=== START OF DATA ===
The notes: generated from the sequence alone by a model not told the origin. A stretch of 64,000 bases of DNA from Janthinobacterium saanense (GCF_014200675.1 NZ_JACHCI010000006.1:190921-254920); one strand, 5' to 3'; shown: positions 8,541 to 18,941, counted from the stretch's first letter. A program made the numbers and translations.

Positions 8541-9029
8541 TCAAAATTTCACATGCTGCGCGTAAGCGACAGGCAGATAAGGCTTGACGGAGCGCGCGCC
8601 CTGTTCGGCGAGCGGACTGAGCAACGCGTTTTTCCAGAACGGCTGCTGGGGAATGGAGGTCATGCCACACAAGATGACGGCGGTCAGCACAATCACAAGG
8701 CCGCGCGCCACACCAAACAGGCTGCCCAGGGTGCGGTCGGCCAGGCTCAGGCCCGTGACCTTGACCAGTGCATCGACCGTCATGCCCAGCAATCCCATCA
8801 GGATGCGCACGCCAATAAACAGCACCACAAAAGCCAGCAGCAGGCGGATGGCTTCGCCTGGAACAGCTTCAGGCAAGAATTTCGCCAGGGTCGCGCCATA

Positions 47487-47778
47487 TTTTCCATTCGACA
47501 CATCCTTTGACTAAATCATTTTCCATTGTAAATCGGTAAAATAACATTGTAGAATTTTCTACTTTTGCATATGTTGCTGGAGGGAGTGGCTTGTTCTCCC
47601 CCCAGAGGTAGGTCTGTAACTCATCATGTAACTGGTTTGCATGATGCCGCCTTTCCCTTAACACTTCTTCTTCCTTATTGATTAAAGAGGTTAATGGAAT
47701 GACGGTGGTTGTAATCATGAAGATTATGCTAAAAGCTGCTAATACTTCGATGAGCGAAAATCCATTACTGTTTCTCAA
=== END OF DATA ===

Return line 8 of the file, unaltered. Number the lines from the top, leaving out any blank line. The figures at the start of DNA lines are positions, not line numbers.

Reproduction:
47487 TTTTCCATTCGACA